Taking great pics is what we’re all about, isn’t it?
Well, not quite, ’cause in this world of digital photography, a picture isn’t necessarily a great picture before it is taken to the cleaners. Meaning undergoing a sequence of post-processing….:-) So post-processing skills are part and parcel of what is required to deliver the great pics we crave.
But there is more than “just” processing pics. We need to “see” the potential of a picture. The easiest way to establish that is to go back in time to a shoot we did some time ago, and look at the pics we left unprocessed. The odds are, we will want to process some of these “discarded” shots, and, more often than not, we will find value in them. In my case, I seldom do this without increasing my yield of postable pictures by at least 10%. It feels like reprocessing waste from gold extraction, and getting yet more gold.
Is that it, then? Take the pic, process the A-list. Enjoy. Go back for a B-list. Process. Enjoy?
Nope, for there may be more gems in your pile IMHO. Cases when we have “a picture within a picture”. I am not talking here of cropping. Sometimes it takes including extreme cropping to get the best possible result, and, with cameras offering a resolution above 40Mp, extreme cropping can be extreme indeed. But that is still a one-image-per-shot yield. At best, 2 different presentations of pretty much the same image.
I am not talking about choosing between 2 valid presentations of the same shot, one more comprehensive, and one less so. Such are the examples I have have shown so far. While both images are enjoyable and defensible IMHO, I don’t really see 2 shots in any one of the twins.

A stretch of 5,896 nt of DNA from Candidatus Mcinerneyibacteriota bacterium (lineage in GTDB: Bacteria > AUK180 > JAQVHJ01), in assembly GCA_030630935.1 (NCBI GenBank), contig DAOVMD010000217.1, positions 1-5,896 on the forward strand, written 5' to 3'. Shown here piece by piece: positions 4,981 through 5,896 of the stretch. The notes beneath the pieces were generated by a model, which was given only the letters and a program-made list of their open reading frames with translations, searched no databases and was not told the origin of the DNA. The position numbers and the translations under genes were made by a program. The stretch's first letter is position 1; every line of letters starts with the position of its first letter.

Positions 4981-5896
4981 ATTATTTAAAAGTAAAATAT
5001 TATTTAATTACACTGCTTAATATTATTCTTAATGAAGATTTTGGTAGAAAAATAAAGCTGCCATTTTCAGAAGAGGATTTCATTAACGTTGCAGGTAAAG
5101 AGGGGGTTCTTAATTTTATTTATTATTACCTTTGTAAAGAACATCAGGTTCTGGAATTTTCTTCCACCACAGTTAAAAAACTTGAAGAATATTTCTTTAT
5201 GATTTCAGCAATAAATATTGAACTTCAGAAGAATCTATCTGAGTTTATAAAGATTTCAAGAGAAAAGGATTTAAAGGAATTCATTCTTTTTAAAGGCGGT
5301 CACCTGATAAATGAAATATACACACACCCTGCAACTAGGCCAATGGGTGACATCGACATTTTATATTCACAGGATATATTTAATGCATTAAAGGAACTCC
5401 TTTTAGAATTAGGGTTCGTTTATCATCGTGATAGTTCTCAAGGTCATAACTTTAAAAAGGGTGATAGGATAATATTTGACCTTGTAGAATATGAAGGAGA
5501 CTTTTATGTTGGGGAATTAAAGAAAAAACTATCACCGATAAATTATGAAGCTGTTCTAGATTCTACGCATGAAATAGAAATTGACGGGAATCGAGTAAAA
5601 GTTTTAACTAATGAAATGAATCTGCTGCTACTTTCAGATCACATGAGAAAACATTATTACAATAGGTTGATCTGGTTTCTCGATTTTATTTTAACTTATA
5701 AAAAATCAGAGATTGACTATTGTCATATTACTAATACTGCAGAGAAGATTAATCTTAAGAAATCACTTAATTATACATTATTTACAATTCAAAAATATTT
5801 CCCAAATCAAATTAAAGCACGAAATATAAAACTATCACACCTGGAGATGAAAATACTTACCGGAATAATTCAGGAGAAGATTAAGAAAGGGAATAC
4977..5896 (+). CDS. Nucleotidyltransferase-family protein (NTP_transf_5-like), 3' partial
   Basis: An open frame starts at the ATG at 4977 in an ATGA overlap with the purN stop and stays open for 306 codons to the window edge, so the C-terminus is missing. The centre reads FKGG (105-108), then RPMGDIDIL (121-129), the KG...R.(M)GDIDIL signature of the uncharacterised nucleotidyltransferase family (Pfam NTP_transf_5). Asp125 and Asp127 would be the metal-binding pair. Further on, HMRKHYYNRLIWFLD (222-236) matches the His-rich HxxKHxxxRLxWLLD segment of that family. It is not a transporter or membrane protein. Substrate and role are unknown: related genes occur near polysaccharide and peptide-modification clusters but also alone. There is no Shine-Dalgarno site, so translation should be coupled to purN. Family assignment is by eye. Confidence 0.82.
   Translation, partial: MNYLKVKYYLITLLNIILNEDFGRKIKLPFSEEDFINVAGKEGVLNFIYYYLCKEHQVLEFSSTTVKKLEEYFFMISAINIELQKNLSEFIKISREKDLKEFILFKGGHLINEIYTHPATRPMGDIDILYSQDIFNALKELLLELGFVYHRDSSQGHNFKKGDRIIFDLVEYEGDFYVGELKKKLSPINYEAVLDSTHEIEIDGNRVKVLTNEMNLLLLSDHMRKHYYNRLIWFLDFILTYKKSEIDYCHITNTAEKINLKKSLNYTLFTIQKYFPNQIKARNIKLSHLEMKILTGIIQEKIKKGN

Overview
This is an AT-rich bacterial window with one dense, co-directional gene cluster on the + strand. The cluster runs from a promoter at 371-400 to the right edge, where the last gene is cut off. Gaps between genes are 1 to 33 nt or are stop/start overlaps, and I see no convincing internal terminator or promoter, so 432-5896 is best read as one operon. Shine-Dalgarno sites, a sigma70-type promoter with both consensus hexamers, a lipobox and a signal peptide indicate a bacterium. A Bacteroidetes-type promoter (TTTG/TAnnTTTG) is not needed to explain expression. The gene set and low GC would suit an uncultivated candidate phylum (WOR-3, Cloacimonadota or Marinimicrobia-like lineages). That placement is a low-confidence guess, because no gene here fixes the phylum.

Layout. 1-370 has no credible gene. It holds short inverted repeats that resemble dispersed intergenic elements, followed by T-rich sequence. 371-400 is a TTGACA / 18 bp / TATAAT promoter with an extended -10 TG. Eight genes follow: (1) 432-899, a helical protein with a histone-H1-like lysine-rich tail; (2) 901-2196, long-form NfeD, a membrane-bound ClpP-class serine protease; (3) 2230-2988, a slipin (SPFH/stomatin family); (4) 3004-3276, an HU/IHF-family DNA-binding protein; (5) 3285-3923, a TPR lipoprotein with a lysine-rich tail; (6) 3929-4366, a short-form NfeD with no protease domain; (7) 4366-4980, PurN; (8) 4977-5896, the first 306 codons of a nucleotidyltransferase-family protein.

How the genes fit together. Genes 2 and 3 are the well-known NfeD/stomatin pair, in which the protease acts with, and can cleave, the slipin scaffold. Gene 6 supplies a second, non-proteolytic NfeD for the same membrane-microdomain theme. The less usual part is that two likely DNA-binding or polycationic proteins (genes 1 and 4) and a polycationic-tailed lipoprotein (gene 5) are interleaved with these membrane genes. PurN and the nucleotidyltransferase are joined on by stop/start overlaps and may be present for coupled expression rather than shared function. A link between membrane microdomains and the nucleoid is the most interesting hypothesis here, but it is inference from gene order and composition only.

What I have in mind is different: cases when one has a really good picture, but, lurking within it, there is another quite different picture, and also of value, as shown below.
Here is a case in point. A picture of a rosebud. Shot close to wide open. A dreamy quality (or lack of, depending on your taste). But here is what was inside. A very different picture altogether:
I call it “the kiss of the rose”.
Another example, this time an early-morning city shot. The full-size picture is valuable (to me at least), but the story-telling of the next one is quite different, yet valuable also. In the upper image, the story is about the river, in the lower one, about the city…
In typical fashion, Pascal’s comment to the cropped one was “it is the gull that makes the pic”, suggesting that more cropping might yield yet another, third image…:-). Which is almost a 100% crop… Though it always rankles me to admit it, Pascal was right. Please note, the gull isn’t really sharp because it was shot at 1/50s… sorry.
The same sort of twofer, from the same shoot…
And now for a “threefer”, in reverse order this time. Is there any reason for me to “let go” of one or two of the three just because it might not be the one-and-only-favorite? Nope, at least not in my book.
Liking more than one image from a given shot may be construed as a form of indecision. But I like to think not. Like Don Giovanni, in response to Leporello’s lament over his boss’ wooing of countless women, my answer is “e tutto amore!” I like them all.
All we need to do is refrain from thinking “next!” just because we have processed a shot to our liking. And ask ourselves “is that all, or might there be more?”
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